• Check if everything that has changed is correct with
cvs diff -u

1. Commit the verified changes to the devel/ branch.

cvs commit

As a test whether the full commit was fine, you can check out a fresh working copy into a different directory. It should succeed in fetching the binaries from lookaside cache and also pass simple build tests such as make i386 or make srpm at least.

  • Tag your package:
make tag
  • Instruct the builders to build your package:
make build

Example

export CVSROOT=:ext:USERNAME@cvs.fedoraproject.org:/cvs/pkgs
export CVS_RSH=ssh
cvs co foo
cd foo/devel
wget -N http://dl.sf.net/foo/foo-0.0.2.tar.bz2
make new-sources FILES="foo-0.0.2.tar.bz2"
gedit foo.spec
# change the required things in the specfile
make i386
# check that the changes you made are correct
cvs diff -u
# commit
cvs commit -m "Update to 0.0.2"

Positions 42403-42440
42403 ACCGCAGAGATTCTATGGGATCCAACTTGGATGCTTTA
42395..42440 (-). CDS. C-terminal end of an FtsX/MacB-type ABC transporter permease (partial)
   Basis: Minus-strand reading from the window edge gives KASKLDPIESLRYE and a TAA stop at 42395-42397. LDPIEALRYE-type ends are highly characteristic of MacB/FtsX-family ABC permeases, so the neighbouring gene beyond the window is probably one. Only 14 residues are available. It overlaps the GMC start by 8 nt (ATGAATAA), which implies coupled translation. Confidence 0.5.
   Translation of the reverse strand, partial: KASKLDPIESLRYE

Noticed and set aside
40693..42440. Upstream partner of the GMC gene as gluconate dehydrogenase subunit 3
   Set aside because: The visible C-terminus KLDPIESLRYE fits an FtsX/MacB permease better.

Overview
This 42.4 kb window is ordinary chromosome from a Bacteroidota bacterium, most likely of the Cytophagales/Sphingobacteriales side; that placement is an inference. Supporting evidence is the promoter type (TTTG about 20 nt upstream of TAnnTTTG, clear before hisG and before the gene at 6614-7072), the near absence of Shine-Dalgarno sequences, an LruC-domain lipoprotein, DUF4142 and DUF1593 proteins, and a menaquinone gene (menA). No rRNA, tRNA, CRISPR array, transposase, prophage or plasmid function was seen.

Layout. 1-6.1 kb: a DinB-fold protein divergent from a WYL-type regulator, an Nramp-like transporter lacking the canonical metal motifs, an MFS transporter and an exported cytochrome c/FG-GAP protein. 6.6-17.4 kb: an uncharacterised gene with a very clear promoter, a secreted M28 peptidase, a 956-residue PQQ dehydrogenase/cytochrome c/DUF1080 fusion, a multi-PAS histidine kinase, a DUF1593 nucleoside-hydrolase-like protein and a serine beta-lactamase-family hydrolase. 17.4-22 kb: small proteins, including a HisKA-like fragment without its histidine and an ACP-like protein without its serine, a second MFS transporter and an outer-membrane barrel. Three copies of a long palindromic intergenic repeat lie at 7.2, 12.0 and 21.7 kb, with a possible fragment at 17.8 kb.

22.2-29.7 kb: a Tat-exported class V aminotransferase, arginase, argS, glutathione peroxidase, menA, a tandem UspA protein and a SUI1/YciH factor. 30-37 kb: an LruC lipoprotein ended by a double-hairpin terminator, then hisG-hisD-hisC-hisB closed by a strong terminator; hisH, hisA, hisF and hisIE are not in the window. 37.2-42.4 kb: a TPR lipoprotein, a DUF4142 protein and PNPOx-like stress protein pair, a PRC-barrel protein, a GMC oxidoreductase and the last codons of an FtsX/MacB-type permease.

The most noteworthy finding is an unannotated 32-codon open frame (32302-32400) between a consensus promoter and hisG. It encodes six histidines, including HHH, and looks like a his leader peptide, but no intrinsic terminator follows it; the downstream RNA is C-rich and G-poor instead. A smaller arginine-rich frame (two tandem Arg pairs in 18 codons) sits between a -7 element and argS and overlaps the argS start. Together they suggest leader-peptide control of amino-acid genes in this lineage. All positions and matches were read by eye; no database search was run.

# request build
make tag build

The package builders publish your package in the development tree, also called "Rawhide." If the package is a stable update, you may also provide it to users of the currently-maintained stable Fedora release. To make it available to F-8 or F-9 users, for example, use the procedure outlined in the next chapter.

An alternative may be used, the import of a complete src.rpm.

More in-depth information on the build system for Fedora 7 and above is at UsingKoji.

Removing a package from the devel branch

From time to time you may want to remove a package you pushed to the devel branch (rawhide). This could happen in a situation where a bug or issue is found in your package that will be resolved upstream in upstream's next release. You may want to wait for this release instead of back-porting a fix yourself, and so pulling the broken package from rawhide makes sense.

You can remove the package from rawhide by using koji as follows:

koji untag-pkg dist-f10 foo-1.1.3-1.fc10

Where foo-1.1.3-1.fc10 is replaced with the name of your package build. See koji help or UsingKoji for more information.

Packages in the stable branches

  1. Make any required changes in the F-7, F-8/ or F-9/ directory. In many cases, you can apply the same changes from the devel/ branch to the other branches. Use the diff and patch utilities for this purpose.